IOC rips up Olympic Games bidding manual
The International Olympic Committee has outlined yet more changes to the bidding process for the Olympic Games, including the potential for multi-country hosts, the scrapping of evaluation commissions and a flexible timeline for attribution of the games.
The proposals were submitted at an executive board meeting in Lausanne yesterday by a working group formed two months ago to consider future Olympics and Youth Olympics elections, and will be put before the IOC session in the Swiss city from 24 to 26 June.
Since his election as IOC president in 2013, Thomas Bach has strived to do away with the traditional (and costly and cut-throat) Olympic Games bidding process, aiming to move more towards a collaborative approach that "avoids producing too many losers."
The IOC already followed that procedure for the 2024 Olympics bidding process, with Paris awarded those games and rival Los Angeles being persuaded to follow suit as host city in 2028.
That meant Los Angeles was awarded the games 11 years in advance, compared with the seven years as has been customary.
However, Bach said there will be no fixed timeline when the 2030 winter Olympics bidding process gets under way.
He said: "It could be a situation like Los Angeles where we elect before the seven years, but it could go the other way if you have a city where they say 'we want to rely on existing infrastructure, here is our city development plan, let's complete that first, then we could organise the games if they are allocated six or five and a half years before. So it can go either way. This is what flexibility means in this context."
The lack of interested cities in bidding to host the summer and winter Olympics has prompted the need to break from tradition, and indeed change is already being felt in the ongoing race for the 2026 winter Olympics, with two multi-city bids in the shape of Stockholm-Are in Sweden and Milan-Cortina in Italy. In addition, the Swedish bid involves staging the sliding competitions in Sigulda in Latvia.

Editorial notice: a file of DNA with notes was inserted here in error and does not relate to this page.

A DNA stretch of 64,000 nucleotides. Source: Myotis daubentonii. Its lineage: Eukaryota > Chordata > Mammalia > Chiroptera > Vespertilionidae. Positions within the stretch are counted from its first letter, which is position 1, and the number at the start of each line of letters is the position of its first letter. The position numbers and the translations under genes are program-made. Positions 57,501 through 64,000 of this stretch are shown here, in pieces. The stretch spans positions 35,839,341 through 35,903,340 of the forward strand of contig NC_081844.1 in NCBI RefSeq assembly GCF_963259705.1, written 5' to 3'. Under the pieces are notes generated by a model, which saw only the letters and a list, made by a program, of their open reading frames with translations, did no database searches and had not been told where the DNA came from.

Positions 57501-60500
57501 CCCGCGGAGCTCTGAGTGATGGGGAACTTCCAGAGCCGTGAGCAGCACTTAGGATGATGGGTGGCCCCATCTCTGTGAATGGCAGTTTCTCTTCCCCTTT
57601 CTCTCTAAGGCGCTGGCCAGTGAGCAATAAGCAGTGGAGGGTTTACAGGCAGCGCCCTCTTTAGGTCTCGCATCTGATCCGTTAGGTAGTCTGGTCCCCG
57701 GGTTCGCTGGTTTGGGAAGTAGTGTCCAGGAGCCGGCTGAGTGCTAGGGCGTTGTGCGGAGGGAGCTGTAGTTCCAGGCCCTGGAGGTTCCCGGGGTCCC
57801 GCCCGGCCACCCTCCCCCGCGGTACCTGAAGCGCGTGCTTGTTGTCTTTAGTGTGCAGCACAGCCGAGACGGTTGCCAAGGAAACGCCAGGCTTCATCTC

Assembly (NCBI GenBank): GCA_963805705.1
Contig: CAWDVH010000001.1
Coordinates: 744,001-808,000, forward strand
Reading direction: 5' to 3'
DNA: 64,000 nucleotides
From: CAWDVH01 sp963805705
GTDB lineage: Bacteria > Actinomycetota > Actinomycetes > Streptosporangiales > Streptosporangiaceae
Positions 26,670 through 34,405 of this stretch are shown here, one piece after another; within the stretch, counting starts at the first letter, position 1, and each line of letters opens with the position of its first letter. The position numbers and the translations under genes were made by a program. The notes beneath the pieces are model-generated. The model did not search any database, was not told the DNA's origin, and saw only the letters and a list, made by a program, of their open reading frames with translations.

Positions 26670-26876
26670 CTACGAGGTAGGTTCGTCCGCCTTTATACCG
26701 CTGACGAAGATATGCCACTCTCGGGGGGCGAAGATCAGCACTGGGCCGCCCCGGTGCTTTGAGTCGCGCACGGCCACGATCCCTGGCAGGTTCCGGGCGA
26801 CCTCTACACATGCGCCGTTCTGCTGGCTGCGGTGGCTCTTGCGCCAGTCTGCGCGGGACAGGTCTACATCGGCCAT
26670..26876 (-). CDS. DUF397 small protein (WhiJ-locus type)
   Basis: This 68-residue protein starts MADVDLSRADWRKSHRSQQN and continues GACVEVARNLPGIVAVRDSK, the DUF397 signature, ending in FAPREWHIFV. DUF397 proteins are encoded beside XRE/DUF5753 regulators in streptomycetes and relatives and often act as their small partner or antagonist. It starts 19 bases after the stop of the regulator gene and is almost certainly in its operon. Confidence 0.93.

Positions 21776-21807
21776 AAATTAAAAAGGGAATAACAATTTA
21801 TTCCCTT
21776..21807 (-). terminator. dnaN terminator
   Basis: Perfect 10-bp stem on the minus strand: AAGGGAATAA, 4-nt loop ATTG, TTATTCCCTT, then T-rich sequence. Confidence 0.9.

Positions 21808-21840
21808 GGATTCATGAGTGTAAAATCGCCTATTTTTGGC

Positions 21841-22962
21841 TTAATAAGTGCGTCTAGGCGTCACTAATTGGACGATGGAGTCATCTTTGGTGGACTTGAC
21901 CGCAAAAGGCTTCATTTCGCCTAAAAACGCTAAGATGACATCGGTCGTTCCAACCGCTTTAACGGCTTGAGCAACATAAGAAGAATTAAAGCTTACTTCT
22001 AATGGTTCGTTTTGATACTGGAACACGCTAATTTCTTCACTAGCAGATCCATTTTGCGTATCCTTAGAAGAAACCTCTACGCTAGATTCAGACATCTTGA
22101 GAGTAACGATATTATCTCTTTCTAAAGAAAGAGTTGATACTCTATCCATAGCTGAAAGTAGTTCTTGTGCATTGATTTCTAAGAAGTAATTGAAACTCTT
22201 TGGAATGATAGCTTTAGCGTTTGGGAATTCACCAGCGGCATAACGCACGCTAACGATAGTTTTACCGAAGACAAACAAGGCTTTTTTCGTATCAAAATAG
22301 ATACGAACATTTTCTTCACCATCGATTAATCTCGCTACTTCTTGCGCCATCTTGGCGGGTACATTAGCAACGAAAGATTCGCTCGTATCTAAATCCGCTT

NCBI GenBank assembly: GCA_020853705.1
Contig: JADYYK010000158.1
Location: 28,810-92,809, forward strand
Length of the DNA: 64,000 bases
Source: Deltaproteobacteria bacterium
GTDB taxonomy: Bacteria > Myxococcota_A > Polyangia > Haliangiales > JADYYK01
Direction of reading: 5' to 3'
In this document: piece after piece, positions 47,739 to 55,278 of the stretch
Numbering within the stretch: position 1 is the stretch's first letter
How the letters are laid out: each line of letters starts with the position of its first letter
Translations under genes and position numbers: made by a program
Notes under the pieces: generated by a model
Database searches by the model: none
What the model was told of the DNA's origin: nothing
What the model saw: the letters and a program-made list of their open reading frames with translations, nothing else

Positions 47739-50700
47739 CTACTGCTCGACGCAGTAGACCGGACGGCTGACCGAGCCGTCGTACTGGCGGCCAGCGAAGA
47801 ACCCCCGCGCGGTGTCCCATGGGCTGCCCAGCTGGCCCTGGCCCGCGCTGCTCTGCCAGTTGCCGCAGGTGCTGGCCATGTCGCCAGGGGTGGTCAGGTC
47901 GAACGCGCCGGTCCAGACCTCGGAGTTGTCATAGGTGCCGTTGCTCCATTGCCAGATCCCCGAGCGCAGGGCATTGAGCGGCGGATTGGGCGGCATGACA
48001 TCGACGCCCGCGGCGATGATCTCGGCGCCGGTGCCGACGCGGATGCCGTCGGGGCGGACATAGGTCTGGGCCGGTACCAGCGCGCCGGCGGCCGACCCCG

This approach now looks likely to be the norm, with Bach suggesting that entire regions could be an "additional signatory" to the host city contract.
Host, the IOC noted, now no longer "necessarily refers to a single city, but can also refer to multiple cities/regions/countries."
Evaluation commissions, which conduct week-long on-the-ground inspection of candidate cities, before producing a report to IOC members, will be replaced by two 'future hosts commissions', which will be tasked with overseeing and assessing interest in hosting future Olympics and Youth Olympics.
The commissions will be made up of representatives from the IOC, international federations, athletes, national Olympic committees and the International Paralympic Committee, with up to 10 on the summer body and eight on the winter body.
The IOC said that input from the commissions would be used as the basis for a "strategic framework for host elections for specific games editions."Bach said: “With Olympic Agenda 2020, we revolutionised the candidature process. Now we have been looking into the evolution of this revolution. Based on the analysis that at this moment we have a momentum for candidatures for the Olympic winter Games 2030, but also the Olympic Games 2032 and even some approaches with regard to the games in 2034 and 2036, the working group has analysed the advantages and challenges of the reasoned procedures.”
Meanwhile, the IOC executive board has proposed 10 new IOC members, headlined by Spyros Capralos, president of Greece's Hellenic Olympic Committee, who seven years ago was linked to black market ticket sales for London 2012.
Bach said Capralos "has served his sanction... a warning cannot be an exclusion forever."
Capralos, executive director of the 2004 Athens Olympics, has become a leading figure within the European Olympic Committees in recent years, serving as the chair of the coordination commission for the Baku 2015 and Minsk 2019 European Games.Greece has been without an IOC member since 2015 when Lambis Nikolaou reached the age limit of 80. It had previously been represented continuously since the formation of the IOC in 1894.
Capralos was one of seven proposed an individual member, the others being: Indonesia's Erick Thohir, the former owner of Italian soccer's Internazionale; Ivory Coast's Tidjane Thiam, chief executive of Credit Suisse; Laura Chinchilla, former president of Costa Rica; Cameroon's Ntsama Assembe Celestine Odette Epse Engoulou; Matlohang Moiloa-Ramoqopo from Lesotho; and Filomena Maria Spencer Africano Fortes from Cape Verde.
The three proposed members whose candidatures are linked to a function within an NOC or a continental association of NOCs are: Narinder Batra, president of the Indian Olympic Association, and of the FIH, field hockey's governing body; Mustapha Berraf, the Algerian president of the Association of National Olympic Committees of Africa; and Kee Heung Lee, president of the Korean Sport & Olympic Committee.
The addition of the 10 would take the total number of IOC members to 105.